Pirithous was a son of "heavenly" Dia, fathered either by Ixion[1][2][3] or by Zeus.[4][5] He married Hippodamia, daughter of Atrax or Butes, at whose wedding the famous Battle of Lapiths and Centaurs occurred. By his wife, he became the father of Polypoetes,[6] one of the Greek leaders during the Trojan War. Peirithous was also the close friend of the hero Theseus.


Early years

According to Homer, Dia had sex with Zeus, who was disguised as a stallion, and gave birth to Pirithous; a folk etymology derived Pirithous' name from peritheein (περιθεῖν "to run around"), because that was what Zeus did to seduce Dia.

His best friend was Theseus. In Iliad I, Nestor numbers Pirithous and Theseus "of heroic fame" among an earlier generation of heroes of his youth, "the strongest men that Earth has bred, the strongest men against the strongest enemies, a savage mountain-dwelling tribe whom they utterly destroyed". No trace of such an oral tradition, which Homer's listeners would have recognized in Nestor's allusion, survived in literary epic.

In disjointed episodes that have survived, Pirithous had heard rumors about Theseus' courage and strength in battle but he wanted proof. He rustled Theseus' herd of cattle from Marathon, and Theseus set out to pursue him. Pirithous took up arms and the pair met, then became so impressed by each other they took an oath of friendship. They were among the company of heroes that hunted the Calydonian Boar, another mythic theme that was already well known to Homer's listeners.


Later, Pirithous was set to marry Hippodamia, their offspring being Polypoetes. The centaurs were guests at the party, but they got drunk and tried to abduct the women, including Hippodamia who was carried off by the intoxicated centaur Eurytion or Eurytus. The Lapiths won the ensuing battle, the Centauromachy, a favorite motif of Greek art.[7][8][9]

Punishment in the Underworld

Hippodamia died shortly after Polypoetes' birth, after which Pirithous went to visit Theseus at Athens only to discover that Theseus' own wife, Phaedra, was dead.[10] Thus, Pirithous and Theseus pledged to carry off daughters of Zeus; Theseus chose Helen of Sparta and together they kidnapped her when she was 13 years of age and decided to hold on to her until she was old enough to marry. Pirithous chose a more dangerous prize: Persephone herself. They left Helen with Theseus' mother, Aethra, at Aphidnae, and traveled to the underworld. When they stopped to rest, they found themselves unable to stand up from the rock as they saw the Furies appear before them.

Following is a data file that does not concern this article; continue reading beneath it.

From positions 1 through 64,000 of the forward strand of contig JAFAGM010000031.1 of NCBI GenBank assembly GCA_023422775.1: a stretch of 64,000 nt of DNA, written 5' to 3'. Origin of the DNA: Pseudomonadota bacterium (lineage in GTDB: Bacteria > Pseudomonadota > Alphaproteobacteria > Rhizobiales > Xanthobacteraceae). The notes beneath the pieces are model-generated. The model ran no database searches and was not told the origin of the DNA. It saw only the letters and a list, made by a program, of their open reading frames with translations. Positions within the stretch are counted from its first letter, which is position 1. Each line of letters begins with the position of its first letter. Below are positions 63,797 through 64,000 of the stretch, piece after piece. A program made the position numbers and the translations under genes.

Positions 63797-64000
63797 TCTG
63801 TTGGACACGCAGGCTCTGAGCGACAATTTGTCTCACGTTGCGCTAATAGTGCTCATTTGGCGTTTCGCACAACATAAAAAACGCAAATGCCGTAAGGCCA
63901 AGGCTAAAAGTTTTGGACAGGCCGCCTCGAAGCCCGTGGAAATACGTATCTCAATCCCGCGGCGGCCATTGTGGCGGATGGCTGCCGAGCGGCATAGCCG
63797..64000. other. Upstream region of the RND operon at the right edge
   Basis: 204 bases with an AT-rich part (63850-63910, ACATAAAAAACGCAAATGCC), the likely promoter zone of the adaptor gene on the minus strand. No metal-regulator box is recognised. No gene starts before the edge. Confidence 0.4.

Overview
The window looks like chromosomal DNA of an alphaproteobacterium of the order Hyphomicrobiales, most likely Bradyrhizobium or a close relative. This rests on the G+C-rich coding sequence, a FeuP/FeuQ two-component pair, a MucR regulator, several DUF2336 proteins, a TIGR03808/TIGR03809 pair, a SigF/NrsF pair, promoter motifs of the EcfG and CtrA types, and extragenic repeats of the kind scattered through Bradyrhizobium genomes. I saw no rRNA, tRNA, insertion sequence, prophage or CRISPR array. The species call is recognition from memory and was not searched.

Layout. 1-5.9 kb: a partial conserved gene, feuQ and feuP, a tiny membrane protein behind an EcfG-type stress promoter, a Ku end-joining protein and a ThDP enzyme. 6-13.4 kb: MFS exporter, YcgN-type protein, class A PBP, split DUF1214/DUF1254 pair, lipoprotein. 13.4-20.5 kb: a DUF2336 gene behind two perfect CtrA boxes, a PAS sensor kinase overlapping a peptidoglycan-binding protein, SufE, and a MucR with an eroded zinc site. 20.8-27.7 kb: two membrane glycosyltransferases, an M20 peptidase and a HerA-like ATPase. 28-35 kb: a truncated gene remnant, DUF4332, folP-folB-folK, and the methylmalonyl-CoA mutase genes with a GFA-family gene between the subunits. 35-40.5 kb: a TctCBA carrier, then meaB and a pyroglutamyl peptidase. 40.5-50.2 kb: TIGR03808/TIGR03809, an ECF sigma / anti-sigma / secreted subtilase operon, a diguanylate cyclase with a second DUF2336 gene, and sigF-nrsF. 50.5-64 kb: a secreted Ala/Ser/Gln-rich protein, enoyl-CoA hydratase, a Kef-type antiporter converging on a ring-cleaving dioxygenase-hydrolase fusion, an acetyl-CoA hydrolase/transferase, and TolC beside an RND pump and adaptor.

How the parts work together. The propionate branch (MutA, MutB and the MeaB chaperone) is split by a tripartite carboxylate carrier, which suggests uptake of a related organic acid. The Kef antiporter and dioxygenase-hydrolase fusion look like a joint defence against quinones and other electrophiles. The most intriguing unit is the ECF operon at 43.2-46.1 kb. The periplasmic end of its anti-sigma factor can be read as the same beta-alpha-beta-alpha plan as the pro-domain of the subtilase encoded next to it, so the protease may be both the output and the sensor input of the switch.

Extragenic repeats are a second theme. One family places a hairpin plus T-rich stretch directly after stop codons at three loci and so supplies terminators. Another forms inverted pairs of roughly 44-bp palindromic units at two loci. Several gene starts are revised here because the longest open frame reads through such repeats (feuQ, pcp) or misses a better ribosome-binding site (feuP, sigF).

Heracles freed Theseus from the stone, but the earth shook when he attempted to free Pirithous.[11] He had committed too great a crime for wanting the wife of one of the great gods as his own bride.[12] By the time Theseus returned to Athens, the Dioscuri (Helen's twin brothers Castor and Pollux) had taken Helen back to Sparta; they had taken captive Aethra as well as Pirithous' sister, Physadeia, and they became handmaidens of Helen and later followed her to Troy.[13]

The friendship of Theseus and Pirithous acquired homoerotic undertone in the realm of Attic comedy, in which Heracles attempted to free them from the rock to which they had been bound together in the Underworld (for having tried to carry off Persephone). He succeeded in freeing only Theseus and left behind his buttocks attached to the rocks. Due to this Theseus came to be called hypolispos, meaning "with hinder parts rubbed smooth."[14][15]

Pirithous was worshiped at Athens, along with Theseus, as a hero.[16][17][18][19]


  1. Homer, Iliad 2.741 & 14.17
  2. Pseudo-Apollodorus, Bibliotheca 1.8.2
  3. Eustathius ad Homer, p. 101.1
  4. Homer, Iliad 14.317
  5. Hyginus, Fabulae 155
  6. Homer, Iliad 2.740 & 12.129
  7. Homer, Odyssey 11.630 & 21.296-304
  8. Homer, Iliad 1.263
  9. Ovid, Metamorphoses 12.218 ff
  10. Diodorus Siculus, Bibliotheca historica (Book 4, Ch. 63)
  11. Pseudo-Apollodorus, Bibliotheca (Book 2, Ch. 5, sec. 12)
  12. Virgil, Aeneid (Book 6, ln. 393)
  13. Hyginus, Fabulae 79 & 92
  14. Licht, Hans. Sexual life in ancient Greece. 1994:223
  15. Horace, Odes (Book 4, ln. 7)
  16. Pausanias, Graeciae Descriptio (Book 1, Ch. 30, sect. 4; Book 10, Ch. 29, sect. 2)
  17. Ovid, Metamorphoses (Book 8, ln. 566)
  18. Pliny the Elder, Naturalis Historia 36.4
  19. Pseudo-Apollodorus, Bibliotheca (Book 1, Ch. 8, sect. 2)


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